Products containing a minimum of 61% active ingredient of triclopyr provide excellent control when applied at 1 to 1.25 ounces of product per gallon of water (0.75% to 1% of the total solution). One such product with this concentration is Brushtox Brush Killer with Triclopyr. Triclopyr products with lower concentration are also available including Crossbow, Bayer Bio Advanced Brush Killer Plus, Ortho Brush-B-Gon Poison Ivy and Poison Oak & Brush Killer, and Monterey Brush & Vine Control. These products contain 8% active ingredient and will require 8 ounces of product per gallon of water (6% of the total solution). Mixing triclopyr with commercially available seed oils can increase herbicide uptake. One available product is Hasten-EA modified vegetable oil concentrate. Add this to the herbicide solution at 1.25 ounces of product per gallon (1% of the total solution).
For drizzle applications (“low volume”, as per product labels), products containing at least 41% glyphosate can provide good to excellent control of pokeweed when applied at 13 ounces of product per gallon of water (10% of the total solution).
Triclopyr can also be applied using the drizzle method. Products containing 61% active ingredient should be applied using 6.5 ounces of product (5% of the total solution) and 13 ounces of seed oil (10% of the total solution) per gallon of water.
Since drizzle applications use a higher concentrated herbicide solution, one gallon of mixed solution will adequately treat up to one-half acre of densely populated pokeweed.
When air temperatures are higher than 80°F, it is better to use glyphosate or the amine formulation of triclopyr, since triclopyr ester is subject to vaporization.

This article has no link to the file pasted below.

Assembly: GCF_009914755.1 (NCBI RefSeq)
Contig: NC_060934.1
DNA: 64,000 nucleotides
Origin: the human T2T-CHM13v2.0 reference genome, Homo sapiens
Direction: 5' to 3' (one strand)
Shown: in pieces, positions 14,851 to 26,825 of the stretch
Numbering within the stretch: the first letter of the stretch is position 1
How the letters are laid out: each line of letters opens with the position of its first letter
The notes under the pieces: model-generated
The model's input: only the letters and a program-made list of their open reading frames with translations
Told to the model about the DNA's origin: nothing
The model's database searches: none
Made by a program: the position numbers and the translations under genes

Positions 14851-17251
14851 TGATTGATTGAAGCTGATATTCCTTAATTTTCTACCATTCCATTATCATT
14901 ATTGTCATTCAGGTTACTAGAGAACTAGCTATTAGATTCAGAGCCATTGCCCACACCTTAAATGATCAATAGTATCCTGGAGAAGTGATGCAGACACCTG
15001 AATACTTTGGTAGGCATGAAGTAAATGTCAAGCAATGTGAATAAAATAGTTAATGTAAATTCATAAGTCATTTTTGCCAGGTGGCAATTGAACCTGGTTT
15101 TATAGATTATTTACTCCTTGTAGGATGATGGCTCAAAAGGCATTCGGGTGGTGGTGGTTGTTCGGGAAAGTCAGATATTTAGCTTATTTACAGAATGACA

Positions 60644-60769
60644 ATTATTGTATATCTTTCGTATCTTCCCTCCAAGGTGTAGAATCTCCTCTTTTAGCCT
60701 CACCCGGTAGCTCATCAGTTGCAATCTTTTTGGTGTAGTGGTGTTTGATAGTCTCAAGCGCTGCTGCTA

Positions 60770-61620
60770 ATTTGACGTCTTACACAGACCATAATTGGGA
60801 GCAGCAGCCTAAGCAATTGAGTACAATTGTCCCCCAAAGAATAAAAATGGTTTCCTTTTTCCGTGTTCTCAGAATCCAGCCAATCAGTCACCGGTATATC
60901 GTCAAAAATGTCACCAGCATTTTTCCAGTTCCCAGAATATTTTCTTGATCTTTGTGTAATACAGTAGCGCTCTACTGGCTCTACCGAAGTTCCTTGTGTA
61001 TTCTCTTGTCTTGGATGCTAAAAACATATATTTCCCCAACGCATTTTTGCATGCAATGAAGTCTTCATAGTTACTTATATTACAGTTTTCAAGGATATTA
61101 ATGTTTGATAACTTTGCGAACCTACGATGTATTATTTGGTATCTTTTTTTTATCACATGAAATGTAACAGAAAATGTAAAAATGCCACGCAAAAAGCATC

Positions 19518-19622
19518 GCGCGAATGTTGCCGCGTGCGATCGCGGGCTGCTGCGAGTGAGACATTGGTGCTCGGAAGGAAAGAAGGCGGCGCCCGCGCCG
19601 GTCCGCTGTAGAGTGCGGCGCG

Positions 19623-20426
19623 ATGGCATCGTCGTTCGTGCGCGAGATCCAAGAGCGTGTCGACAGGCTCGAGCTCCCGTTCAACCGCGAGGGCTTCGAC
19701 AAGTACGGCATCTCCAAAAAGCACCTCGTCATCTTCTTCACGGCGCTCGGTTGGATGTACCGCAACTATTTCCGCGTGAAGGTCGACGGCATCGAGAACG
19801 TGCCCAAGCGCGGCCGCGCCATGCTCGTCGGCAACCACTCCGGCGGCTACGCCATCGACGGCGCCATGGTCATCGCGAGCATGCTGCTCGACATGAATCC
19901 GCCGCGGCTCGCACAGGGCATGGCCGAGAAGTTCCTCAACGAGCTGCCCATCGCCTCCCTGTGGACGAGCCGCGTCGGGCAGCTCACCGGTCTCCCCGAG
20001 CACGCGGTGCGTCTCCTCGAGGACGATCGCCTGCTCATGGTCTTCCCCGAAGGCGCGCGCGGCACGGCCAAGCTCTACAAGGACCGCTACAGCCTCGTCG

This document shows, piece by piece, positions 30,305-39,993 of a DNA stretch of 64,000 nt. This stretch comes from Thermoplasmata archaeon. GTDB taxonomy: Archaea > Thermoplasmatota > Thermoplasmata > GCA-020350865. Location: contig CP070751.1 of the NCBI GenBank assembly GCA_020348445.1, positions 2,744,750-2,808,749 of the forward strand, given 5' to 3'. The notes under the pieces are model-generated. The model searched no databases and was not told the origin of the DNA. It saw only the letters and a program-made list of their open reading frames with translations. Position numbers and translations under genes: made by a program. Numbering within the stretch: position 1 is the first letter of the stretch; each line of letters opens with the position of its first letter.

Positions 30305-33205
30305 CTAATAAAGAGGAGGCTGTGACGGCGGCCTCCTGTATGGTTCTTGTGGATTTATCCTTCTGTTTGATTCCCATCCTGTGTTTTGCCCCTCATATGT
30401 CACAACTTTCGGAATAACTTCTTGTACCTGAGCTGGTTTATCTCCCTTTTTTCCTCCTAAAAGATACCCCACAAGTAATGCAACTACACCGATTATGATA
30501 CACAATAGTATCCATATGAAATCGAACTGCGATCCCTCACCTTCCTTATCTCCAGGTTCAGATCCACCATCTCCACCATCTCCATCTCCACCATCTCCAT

DiTomaso JM, Kyser GB, Oneto SR, et al. 2013. Weed Control in Natural Areas in the Western United States. Weed Research and Information Center, University of California. 544 pp. wric.ucdavis.edu/information/natural areas/wr_P/Phytolacca.pdf (Accessed on September 10, 2020).
Missouri Botanical Garden. 2017. Phytolacca americana. missouribotanicalgarden.org/PlantFinder/PlantFinderDetails.aspx?taxonid=284958&isprofile=0&n=1 (Accessed on September 10, 2020).
New York Botanical Garden. 2017. Phytolacca americana L. nybg.org/content/uploads/2017/08/EcoQuest_September2017_Pokeweed_Info_Final.pdf (Accessed on September 10, 2020).
Taylor D. Plant of the Week. American Pokeweed (Phytolacca americana L.). USDA Forest Service. fs.fed.us/wildflowers/plant-of-the-week/phytolacca_americana.shtml (Accessed on September 10, 2020).
Pest Notes: Pokeweed
AUTHOR: Scott R. Oneto, UC Cooperative Extension, El Dorado, Amador, Calaveras and Tuolumne counties.
Produced by University of California Statewide IPM Program